Imagine if there were a simple single statistical measure everybody could use with any set of data and it would reliably separate true from false. Oh, the things we would know!

That is unrealistic, of course.

Yet statistical significance is commonly treated as though it were a magic wand. Take a null hypothesis or look for any association between factors in a data set and abracadabra! Get a “p value” over or under 0.05 and you can be 95% certain it’s either a fluke or it isn’t. You can eliminate chance! You can separate the signal from the noise! You can declare that Republicans are anti-science and Democrats have prettier daughters!

Except you can't. In physics, we call it convergence. The longer you spend on an analysis, the lower the margin of error - but you might be getting a terrifically accurate, completely wrong answer. If you run the analysis again and get the same answer, that is not 'replicated' and therefore true - if you solved the wrong problem.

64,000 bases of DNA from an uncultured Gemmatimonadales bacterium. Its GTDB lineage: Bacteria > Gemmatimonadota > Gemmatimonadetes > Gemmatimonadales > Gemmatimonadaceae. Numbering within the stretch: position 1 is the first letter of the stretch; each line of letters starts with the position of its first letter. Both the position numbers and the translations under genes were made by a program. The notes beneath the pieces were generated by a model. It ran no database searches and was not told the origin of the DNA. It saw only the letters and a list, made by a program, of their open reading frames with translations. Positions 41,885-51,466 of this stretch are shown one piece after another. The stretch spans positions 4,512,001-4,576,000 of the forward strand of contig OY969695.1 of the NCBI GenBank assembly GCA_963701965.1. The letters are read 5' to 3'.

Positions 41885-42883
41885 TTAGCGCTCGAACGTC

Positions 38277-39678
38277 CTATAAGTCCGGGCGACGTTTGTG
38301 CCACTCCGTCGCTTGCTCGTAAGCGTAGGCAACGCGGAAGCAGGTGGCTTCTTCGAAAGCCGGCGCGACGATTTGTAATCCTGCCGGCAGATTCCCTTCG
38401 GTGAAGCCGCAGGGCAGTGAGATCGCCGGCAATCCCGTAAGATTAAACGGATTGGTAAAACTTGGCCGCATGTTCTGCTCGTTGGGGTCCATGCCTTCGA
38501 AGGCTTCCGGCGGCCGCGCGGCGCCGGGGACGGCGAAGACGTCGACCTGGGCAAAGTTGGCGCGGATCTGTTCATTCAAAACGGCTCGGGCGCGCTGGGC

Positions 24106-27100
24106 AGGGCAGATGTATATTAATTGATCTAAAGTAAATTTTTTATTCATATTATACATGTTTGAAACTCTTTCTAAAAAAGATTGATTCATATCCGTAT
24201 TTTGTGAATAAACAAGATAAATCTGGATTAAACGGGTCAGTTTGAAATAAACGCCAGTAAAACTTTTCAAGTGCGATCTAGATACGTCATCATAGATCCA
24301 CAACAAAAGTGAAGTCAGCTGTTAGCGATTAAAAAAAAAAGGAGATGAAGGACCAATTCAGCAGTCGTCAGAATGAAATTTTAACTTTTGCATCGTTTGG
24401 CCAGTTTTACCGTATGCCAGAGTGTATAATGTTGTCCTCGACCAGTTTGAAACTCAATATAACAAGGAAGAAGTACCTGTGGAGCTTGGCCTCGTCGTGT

And that can spell doom in science also. Statistical significance only estimates the probability of getting a similar result if you repeat the experiment, given the same circumstances.

Writing at Scientific American blogs, Hilda Bastian makes two key points: The need to avoid over-precision and take confidence intervals or standard deviations into account, because when you have the data for the confidence intervals, you have a better picture than statistical significance’s p value can possibly provide; it’s important to not consider the information from one study in isolatio. One study on its own is rarely going to provide “the” answer.

Statistical significance and its part in science downfalls By Hilda Bastian, Scientific American